But the rest of Illinois isnít
exactly a glass junkyard. It has several wonderful specimens, and some
of the best are those shots that I call the Zahringer glasses.
It certainly is timely that I write about these now, as several
specimens have turned up on eBay in recent weeks.
John Zahringer operated the
Oriental Liquor Company in Peoria, Illinois. This city is in the
central part of the state, in (where else?) Peoria County. Zahringerís
brand names include "Camelís Head," "Oriental," "Oriental
Uplands Rye," "Peoria Country Club," and "Zahringer."
The pre-pro data base indicates that Zahringer was in business in
Peoria from 1914 to 1919.
John Zahringerís glasses feature a very unusual illustration. The data
base describes it as a "complex design featuring a frosted camel head
emerging from an outlined silver moon with grain stalks in the
background, a sun rising behind two pyramids and palm trees, an
obelisk, and a temple portal with an Egyptian man/sphinx within."
|Part of Illinois is known as
"Little Egypt." Is this where Zahringer drew inspiration for his
glasses? Consider, for example, the logo of Southeastern
At first this seems plausible, but this is
undoubtedly not the case. The towns in "Little Egypt" with names
like "Cairo" and "Thebes" are in the far southern part of the
state, and as noted above, Peoria is more centrally located.
No doubt Zahringer adopted this
design simply to illustrate the mystique of his "Oriental Liquor
Company." (Remember Agatha Christieís 1934 novel, Murder on the Orient
Express? It begins with famed detective Hercule Poirot boarding the
train in Istanbul, Turkey, for a journey to France.)
There are at least five distinctly
different Zahringer glasses. The first example reads "ZAHRINGERS PURE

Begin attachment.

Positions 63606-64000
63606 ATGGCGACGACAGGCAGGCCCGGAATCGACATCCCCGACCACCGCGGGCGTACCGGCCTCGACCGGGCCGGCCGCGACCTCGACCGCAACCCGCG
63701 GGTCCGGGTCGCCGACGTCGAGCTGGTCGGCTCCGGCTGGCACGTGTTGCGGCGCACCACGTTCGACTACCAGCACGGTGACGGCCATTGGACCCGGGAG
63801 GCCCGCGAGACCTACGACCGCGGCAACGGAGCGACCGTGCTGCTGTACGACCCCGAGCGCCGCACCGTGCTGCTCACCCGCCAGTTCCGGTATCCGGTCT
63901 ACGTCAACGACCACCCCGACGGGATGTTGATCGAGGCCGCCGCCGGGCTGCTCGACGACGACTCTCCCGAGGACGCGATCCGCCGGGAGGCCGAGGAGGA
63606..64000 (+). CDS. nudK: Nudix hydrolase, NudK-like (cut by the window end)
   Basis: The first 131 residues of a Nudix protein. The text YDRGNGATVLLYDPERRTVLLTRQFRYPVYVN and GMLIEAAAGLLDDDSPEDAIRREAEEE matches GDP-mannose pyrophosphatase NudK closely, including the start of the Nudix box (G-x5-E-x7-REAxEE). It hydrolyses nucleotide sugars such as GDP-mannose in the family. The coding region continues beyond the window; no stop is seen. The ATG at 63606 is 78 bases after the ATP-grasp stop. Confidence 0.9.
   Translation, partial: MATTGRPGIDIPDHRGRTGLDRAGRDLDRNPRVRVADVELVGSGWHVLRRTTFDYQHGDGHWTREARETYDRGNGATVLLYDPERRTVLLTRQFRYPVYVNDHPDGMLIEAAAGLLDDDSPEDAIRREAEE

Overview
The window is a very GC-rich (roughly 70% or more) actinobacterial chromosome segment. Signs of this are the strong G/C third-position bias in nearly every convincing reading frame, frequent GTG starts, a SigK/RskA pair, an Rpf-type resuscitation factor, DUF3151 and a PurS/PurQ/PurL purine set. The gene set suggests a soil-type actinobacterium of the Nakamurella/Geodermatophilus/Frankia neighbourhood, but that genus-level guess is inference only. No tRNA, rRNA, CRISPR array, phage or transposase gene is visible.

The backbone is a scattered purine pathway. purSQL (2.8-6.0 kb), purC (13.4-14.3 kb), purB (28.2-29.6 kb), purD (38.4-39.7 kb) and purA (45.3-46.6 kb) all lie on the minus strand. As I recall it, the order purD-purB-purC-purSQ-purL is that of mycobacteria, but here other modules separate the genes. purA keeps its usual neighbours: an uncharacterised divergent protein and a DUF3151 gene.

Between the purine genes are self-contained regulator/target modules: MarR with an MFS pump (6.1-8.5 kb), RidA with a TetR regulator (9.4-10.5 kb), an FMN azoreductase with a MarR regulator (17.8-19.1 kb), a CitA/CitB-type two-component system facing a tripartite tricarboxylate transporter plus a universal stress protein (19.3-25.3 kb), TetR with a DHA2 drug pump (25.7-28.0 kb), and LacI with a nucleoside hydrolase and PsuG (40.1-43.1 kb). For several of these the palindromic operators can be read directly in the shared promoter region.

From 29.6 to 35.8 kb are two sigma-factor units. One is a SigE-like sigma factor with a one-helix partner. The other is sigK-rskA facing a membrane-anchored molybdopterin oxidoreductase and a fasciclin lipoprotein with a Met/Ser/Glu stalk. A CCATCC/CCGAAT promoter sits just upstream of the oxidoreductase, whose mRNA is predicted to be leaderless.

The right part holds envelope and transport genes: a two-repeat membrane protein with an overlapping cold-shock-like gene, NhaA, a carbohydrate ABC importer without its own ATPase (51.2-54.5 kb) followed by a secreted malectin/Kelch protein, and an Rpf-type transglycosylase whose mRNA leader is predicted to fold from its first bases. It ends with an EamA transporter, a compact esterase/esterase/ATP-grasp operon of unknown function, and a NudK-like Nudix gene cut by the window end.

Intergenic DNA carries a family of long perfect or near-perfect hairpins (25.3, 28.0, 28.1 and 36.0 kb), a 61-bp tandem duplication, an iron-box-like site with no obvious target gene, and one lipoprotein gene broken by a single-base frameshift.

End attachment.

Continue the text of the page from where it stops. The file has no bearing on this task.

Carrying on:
STOCK." Note that the word "ZAHRINGERS" is in large block text that is
all the same height.
The second glass also features the words: "ZAHRINGERS PURE
STOCK," but the text is completely different, with a raised "Z."
This glass also includes the words "SOLE OWNERS" by the pyramid,
and the "fine print" at the bottom is quite different.
Note that the first glass shown here appears on page 200 of
Shot Glasses. The pre-pro data base indicates that this first glass is
"similar but earlier" than the second example that is pictured here.
The third glass reads "Peoria Co.
Club/SOLE CONTROLLERS." This simple design with just the
words "PEORIA, ILLINOIS" at the bottom is completely different
from the fourth glass, which features the words, "Peoria Co.
Number four also has "fine print" at the
bottom of the glass that does not appear in the third example.
The fifth and final glass is a simple
"text only" glass that asks, "Met Zahringer Yet?"
Is it possible that John Zahringer
commissioned this glass when he first started his company? Then,
as he became more prosperous, perhaps he designed the more orate
(and undoubtedly more expensive) examples shown above. This is a
nice theory, but we will probably never know why this fifth
example is so different from the previous four glasses.
Zahringerís unique illustration enthralled even Barbara Edmonson. On
page 215 of Old Advertising Spirits Glasses she exclaims that an ad on
page 31 of Snyderís WP "gives prices and illustrates their remarkable
pictorial trade mark!"
Three of these five glasses have been sold on eBay within the last two
months. Example #1 sold for $53.00, the third glass sold for $63.00,
and the fifth example traded hands for only $10.00.